Strange proof of Schwarz Inequality with Pythagorean Theorem

Does anyone know what is going on in this proof of the Schwarz inequality? Most importantly: how can one assume that ${c}^{2}\leqq \Vert A{\Vert}^{2}$, or later on, that ${c}^{2}\Vert B\Vert \leqq \Vert A{\Vert}^{2}$? This would imply that $\Vert A-cE{\Vert}^{2}$, or in the latter case $\Vert A-cB{\Vert}^{2}$, could also be equal to zero (seeing as it's a smaller-than-or-equal-to sign). But since we're using the Pythagorean theorem to arrive at these relations, $\Vert A-cE{\Vert}^{2}$ or $\Vert A-cB{\Vert}^{2}$ could not possibly be zero, as then one of the sides of our 'triangle' would be zero, and we wouldn't be able to use the Pythagorean theorem to justify this conclusion. So why isn't it just a '<'-sign? As I said, I don't see how vector A−cE or A−cB can have length zero if we're using the Pythagorean theorem, that is, if we're presupposing the existence of a triangle. If either A−cE or A−cB equals zero, there wouldn't be a triangle anymore, and we wouldn't be able to apply the Pythagorean theorem.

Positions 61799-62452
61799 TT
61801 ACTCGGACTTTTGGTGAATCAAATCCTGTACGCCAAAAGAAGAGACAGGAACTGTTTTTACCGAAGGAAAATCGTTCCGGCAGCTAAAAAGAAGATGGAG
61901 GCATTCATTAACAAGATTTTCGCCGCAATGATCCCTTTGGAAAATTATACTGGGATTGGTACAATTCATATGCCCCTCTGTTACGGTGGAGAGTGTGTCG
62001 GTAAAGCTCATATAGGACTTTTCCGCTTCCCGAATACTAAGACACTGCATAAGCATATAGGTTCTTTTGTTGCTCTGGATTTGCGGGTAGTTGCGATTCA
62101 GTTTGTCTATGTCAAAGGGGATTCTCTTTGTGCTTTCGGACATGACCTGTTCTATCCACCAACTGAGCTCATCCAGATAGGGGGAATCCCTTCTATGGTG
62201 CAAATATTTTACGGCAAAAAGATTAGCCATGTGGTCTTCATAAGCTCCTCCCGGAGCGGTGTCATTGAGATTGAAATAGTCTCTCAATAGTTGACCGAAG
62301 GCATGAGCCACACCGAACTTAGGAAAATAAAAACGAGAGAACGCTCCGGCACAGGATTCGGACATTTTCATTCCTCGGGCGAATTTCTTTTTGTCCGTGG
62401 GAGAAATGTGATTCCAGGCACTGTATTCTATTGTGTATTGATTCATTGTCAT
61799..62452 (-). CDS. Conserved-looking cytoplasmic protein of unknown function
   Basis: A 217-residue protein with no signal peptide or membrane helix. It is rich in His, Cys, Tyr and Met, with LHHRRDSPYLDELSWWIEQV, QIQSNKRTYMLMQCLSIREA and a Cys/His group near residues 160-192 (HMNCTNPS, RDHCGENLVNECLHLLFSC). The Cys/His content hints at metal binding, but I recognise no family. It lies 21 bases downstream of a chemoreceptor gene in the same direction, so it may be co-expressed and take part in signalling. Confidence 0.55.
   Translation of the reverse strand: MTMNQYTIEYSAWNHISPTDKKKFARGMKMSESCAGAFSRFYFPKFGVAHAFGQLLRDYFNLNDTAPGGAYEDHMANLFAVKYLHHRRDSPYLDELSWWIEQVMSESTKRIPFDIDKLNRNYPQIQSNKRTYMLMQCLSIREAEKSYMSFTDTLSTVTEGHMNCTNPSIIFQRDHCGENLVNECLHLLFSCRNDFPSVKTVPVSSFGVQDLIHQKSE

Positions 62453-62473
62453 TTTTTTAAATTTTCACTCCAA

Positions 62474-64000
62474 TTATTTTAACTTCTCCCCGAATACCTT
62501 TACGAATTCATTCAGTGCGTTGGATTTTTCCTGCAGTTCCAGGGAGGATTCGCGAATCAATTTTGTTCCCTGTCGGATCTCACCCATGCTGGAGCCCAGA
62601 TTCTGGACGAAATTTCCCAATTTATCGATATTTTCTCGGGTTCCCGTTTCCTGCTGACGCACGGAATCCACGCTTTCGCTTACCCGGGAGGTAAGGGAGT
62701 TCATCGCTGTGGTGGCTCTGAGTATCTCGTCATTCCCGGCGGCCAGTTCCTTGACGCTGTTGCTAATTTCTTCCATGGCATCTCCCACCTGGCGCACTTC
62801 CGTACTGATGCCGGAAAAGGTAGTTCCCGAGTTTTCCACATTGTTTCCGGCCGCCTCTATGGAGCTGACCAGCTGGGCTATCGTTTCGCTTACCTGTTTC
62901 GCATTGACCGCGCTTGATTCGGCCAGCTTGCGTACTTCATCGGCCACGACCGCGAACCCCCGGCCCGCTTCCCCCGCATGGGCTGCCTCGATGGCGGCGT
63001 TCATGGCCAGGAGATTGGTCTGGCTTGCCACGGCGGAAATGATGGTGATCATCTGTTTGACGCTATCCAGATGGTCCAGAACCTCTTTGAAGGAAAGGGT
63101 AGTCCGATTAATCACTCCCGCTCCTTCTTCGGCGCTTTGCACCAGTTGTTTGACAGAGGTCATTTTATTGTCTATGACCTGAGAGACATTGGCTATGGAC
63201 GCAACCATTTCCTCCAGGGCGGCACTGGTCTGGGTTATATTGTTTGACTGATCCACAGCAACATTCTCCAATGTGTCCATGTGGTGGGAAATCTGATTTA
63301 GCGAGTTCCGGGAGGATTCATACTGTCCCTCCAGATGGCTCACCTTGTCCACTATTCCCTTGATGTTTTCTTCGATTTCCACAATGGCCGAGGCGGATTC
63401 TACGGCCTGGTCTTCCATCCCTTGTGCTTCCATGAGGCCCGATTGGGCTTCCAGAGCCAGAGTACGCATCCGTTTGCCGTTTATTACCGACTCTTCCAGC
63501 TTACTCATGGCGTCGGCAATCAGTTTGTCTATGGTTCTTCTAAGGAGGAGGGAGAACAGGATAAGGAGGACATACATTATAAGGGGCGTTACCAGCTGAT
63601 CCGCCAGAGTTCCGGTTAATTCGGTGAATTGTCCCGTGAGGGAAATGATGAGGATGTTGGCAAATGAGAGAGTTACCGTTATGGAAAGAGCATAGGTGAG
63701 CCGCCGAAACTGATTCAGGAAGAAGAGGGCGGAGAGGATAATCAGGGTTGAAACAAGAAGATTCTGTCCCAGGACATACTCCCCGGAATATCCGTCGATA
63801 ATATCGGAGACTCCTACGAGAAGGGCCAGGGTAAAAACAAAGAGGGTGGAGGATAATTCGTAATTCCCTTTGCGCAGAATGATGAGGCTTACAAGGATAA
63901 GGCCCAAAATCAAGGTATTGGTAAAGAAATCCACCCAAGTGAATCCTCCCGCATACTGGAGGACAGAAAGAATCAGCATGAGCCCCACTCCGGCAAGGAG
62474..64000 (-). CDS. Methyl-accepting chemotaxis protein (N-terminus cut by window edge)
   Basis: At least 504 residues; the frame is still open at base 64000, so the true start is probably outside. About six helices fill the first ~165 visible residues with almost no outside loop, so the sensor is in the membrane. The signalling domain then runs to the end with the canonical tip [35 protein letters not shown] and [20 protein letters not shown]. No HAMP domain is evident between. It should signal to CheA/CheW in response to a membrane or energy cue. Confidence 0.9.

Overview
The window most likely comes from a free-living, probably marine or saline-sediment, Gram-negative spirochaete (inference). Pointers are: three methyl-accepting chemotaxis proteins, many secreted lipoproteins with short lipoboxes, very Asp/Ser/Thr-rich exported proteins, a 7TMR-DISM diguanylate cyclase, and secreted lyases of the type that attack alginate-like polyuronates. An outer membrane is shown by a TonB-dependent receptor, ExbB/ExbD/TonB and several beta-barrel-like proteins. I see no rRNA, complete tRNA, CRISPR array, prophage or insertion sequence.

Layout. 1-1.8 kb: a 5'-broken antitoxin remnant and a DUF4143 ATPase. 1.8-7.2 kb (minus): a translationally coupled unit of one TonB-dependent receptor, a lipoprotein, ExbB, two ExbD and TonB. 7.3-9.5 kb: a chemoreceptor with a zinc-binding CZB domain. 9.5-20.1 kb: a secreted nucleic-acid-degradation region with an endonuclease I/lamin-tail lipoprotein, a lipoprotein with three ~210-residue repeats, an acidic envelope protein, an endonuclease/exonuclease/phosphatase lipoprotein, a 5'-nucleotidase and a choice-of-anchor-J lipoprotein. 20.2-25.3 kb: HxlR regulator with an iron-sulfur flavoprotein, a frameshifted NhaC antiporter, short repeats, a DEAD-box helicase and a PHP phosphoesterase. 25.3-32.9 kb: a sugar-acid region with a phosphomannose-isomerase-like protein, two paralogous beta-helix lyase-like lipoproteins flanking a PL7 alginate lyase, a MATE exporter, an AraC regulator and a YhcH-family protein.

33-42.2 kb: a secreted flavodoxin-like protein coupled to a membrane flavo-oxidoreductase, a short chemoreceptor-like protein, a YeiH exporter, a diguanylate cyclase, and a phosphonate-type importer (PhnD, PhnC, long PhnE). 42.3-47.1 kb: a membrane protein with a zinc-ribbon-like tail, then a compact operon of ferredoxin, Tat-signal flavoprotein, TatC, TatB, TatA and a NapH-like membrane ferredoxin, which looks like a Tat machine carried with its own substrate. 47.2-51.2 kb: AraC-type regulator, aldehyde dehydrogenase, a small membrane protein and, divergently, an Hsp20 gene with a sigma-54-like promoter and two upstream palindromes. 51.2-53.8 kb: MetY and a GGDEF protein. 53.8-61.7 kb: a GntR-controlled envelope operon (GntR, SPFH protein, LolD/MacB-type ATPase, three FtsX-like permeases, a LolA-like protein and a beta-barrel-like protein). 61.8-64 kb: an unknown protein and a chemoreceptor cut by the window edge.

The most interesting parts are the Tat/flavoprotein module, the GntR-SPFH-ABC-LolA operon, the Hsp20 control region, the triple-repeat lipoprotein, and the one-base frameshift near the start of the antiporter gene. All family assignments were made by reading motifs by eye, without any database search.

Edit: fixed link.

Edit2: I must add that the author maintains an unusual definition for the scalar component; instead of the conventional $\frac{\mathbf{A}\cdot \mathbf{B}}{\Vert B\Vert}$, i.e., $\mathbf{A}\cdot \hat{\mathbf{B}}$, the author defines $\frac{\mathbf{A}\cdot \mathbf{B}}{\mathbf{B}\cdot \mathbf{B}}$ to be the scalar component, i.e., $\frac{\mathbf{A}\cdot \hat{\mathbf{B}}}{\Vert B\Vert}$. In other words, the author divides the 'conventional' scalar component by the the norm of B, thus making 'his' scalar component a number which is in fact the proportion of the 'regular' scalar component to the entire length of the vector on which this component is projected.

Edit3: Since people don't seem to understand my confusion, let me phrase my question as explicitely as possible. My question is: why is the $\ge $ sign used? Why not just ">"? In what situation could $\Vert A{\Vert}^{2}$ equal ${t}^{2}\Vert E{\Vert}^{2}$ (the $\ge $ sign means greater than OR EQUAL TO, so in what situation could the left hand side ever equal the right hand side?) The problem is: since we're using the Pythagorean theorem for our proof, we're presupposing the existence of a triangle (or otherwise we wouldn't be able to use the Pythagorean theorem), and as such, $\Vert A{\Vert}^{2}$ can never equal ${t}^{2}\Vert E{\Vert}^{2}$, because this would mean that $\Vert A-tE{\Vert}^{2}$ is equal to zero, and that one of the sides of our triangle has length zero. Then we wouldn't have a triangle, and we wouldn't be justified in using the Pythagorean theorem in our particular situation. So let me ask it again: why is the $\ge $ sign used, instead of the ">"-sign?